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Why Water? The 21st Century Problem for a Region of the Great Lakes

The Flooding of Jefferson Chalmers and Other Tales of Unease on Michigan’s Shores


We tend to read about natural disasters like they’re anomalies of history. Hurricane Katrina was over 10 years ago. A century’s almost passed since the Dust Bowl and the extreme poverty that came with it. And those are both still difficult to think about.

A month has passed since a Detroit neighborhood was almost completely flooded around its network of canals. Jefferson-Chalmers, just a few miles down Detroit’s riverfront, saw a citywide volunteer turnout that helped ease the strain on the older sea walls.

Over 300 volunteers came out to help the Jefferson-Chalmers neighborhood fill sandbags. Working almost around the clock, they helped bring the historic neighborhood in to the early summer, when the risk of flooding begins to ease after heavy spring rainfall.

An overwhelming chorus of voices agree. Water, whether in extreme excess like the flooding in Jefferson-Chalmers or in extreme scarcity like much of the American Southwest, will be one of the strongest

Quiet Shoreline

Quiet Shoreline

environmental issues of the 21st Century.

That’s one of the themes under 2019’s Sustainable Brands Conference in Detroit. Held in Detroit’s Cobo Center, the SB Conference brings together some of the largest brands and organizations that operate around the world promising solutions in the changing, sustainability driven economy.

The city has found a thriving entrepreneurial spirit in its revitalized downtown. Detroit’s entrepreneurs helped create some of the first feelings of optimism since the near-collapse of the automotive industry in 2008.

In particular, the work of three of those organizations: Parjana, FINN Partners and the Cleveland Water Alliance, seems to be emblematic of the sustainable economy. FINN Partners and the Cleveland Water Alliance are in the business of rewarding the ingenuity that environmental challenges require.

“You can’t just go out there anymore and say ‘look at us, we’re a political, green company,’” said FINN’s leader of Global Sustainability and Social Impact Practice Jane Madden. “You have to prove it with action, and you have to prove it with data.”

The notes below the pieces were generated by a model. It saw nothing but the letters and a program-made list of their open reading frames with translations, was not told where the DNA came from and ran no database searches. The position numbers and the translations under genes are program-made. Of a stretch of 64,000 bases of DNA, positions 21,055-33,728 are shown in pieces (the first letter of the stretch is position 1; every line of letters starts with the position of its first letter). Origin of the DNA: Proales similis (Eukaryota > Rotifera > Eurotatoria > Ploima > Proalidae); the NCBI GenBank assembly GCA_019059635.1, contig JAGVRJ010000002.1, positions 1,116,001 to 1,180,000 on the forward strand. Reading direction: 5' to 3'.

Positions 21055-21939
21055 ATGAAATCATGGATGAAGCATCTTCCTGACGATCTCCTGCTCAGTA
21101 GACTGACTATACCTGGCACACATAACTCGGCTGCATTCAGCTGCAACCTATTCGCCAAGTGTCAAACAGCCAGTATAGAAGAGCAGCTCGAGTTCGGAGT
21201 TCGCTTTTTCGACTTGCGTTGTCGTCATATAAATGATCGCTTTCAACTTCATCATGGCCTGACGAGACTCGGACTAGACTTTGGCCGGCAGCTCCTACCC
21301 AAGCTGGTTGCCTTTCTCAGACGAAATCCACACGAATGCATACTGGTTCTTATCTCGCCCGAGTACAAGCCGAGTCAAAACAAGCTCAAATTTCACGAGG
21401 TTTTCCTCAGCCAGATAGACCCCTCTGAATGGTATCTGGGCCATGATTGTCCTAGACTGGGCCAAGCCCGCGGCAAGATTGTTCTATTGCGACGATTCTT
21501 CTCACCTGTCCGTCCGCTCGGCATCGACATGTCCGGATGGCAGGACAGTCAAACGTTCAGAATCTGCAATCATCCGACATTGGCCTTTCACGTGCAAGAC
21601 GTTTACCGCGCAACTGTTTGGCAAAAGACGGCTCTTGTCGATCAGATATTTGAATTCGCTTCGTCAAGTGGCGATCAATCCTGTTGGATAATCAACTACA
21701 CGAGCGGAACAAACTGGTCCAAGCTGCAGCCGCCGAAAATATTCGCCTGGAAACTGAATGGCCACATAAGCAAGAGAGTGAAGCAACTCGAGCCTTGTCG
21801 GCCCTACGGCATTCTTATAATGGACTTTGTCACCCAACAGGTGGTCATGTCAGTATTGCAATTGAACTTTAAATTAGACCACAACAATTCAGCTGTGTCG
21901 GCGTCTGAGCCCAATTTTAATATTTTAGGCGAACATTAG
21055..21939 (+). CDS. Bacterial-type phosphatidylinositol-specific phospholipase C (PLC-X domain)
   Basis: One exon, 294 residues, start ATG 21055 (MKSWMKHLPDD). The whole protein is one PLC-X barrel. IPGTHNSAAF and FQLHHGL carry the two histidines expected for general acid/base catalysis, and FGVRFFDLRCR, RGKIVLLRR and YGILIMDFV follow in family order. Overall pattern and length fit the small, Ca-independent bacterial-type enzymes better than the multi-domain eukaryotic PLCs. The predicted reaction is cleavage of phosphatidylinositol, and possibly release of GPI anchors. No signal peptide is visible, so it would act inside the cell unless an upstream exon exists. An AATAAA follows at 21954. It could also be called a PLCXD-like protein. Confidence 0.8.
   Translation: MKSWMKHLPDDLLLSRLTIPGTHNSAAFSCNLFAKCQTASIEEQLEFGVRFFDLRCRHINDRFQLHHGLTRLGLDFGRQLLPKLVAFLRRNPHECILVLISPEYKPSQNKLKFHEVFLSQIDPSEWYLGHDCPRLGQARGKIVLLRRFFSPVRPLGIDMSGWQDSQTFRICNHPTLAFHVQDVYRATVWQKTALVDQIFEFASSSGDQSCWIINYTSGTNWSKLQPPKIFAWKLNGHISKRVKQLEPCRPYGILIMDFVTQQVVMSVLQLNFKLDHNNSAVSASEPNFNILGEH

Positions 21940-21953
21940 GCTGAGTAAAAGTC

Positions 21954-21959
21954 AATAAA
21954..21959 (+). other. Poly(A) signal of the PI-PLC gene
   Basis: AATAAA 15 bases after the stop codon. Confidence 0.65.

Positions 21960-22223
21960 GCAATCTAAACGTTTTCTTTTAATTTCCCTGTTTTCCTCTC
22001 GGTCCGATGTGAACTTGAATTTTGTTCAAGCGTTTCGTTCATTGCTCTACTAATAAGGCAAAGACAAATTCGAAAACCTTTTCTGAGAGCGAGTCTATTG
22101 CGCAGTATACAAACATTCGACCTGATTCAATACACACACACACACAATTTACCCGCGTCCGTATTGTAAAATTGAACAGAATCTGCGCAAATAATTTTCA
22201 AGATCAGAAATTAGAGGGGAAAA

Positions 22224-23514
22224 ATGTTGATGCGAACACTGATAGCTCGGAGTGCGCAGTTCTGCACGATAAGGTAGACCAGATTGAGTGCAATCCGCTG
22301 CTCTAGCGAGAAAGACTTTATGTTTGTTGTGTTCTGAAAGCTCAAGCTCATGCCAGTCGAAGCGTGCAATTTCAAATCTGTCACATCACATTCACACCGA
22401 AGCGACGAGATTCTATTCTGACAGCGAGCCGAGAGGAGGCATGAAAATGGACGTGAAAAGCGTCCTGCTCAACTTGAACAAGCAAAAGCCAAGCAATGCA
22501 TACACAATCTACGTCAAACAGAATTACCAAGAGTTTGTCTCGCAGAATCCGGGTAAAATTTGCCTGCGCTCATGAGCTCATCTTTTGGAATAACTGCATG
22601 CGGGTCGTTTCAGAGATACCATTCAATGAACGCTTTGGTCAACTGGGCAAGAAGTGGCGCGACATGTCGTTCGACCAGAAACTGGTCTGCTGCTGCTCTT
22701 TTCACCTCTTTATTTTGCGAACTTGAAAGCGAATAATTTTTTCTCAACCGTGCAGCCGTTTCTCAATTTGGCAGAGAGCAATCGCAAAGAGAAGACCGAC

FINN Partners is a communication firm with a vast portfolio of successful campaigns. Part of the work they do is helping clients create a plan for competing under a hyper-informed consumer base. They do this by either highlighting the sustainable business practices that are already in place or by helping companies identify where they should make progress.


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These tasks come with their own social-impact rewards from conscientious investors and peace-of-mind for consumers.

But along the Lake Erie shore near Cleveland, Ohio, the demands for peace of mind are often most pressing. For decades, toxic algae have bloomed throughout Lake Erie.

Algae samples in Lake Erie, Courtesy of Cleveland Water Alliance

Algae samples in Lake Erie, Courtesy of Cleveland Water Alliance

Water supplies have needed to be shut off to populations and while points in Lake Erie have been deemed too toxic for swimming. Researchers at Heidelberg University have predicted that the harmful algal blooms are being made worse by pollution from agricultural fertilizer.

The Cleveland Water Alliance is one group working on solutions for harmful algal blooms and other challenges for the Great Lakes. Lead by Executive Director Bryan Stubbs, they take an industry-specific approach to find solutions. “We call it the ‘Blue Economy,’” Stubbs said. Referring to the network of businesses that use water as one of their primary natural resources.

Programs run by the Cleveland Water Alliance have been working to bring early warning systems against harmful algal blooms. Meaning the treatment facilities that provide drinking water would have more time to prepare for changing conditions. But their biggest goals have been to bring entire industries together toward stewarding the Great Lakes.

“It’s our belief that by investing in the water ecosystem, we can really spur research and innovation and technology in the same breath,” Stubbs said.

Many industries have responded well to this attitude. Here in Detroit, a company has already begun work to ease flooding for their clients around the world.

Parjana Distribution works to sell a technology, known as EGRP, to help water quickly move deeper under the top level of soil. Less water that stays at the top of the soil means that floodwaters recede faster and the infrastructure already in place for water collection is much less strained.

This system is especially important in urban settings. Concrete and Asphalt makes water collect and overflow drains. “We’ve come up with something that is able to take 80-90% of storms off the grid,” Parjana’s co-founder Greg McPartlin said.

One of the first financial firms that predicted the collapse of the mortgage market in 2008 has already moved a vast majority of its investments to water. A vast majority of climate researchers agree that our climate is moving ever-closer to a point of no return.

While the resources and innovations that can ease the threat of disaster already exist, the work to foster a culture that embraces optimistic solutions has only just accelerated its pace.

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[…] we talked about. And in the process, we learned some things. Our friend, for instance, who lives in Jefferson Chalmers, can’t get the Grosse Pointe pizza spot at the END OF HER BLOCK to deliver to her Detroit […]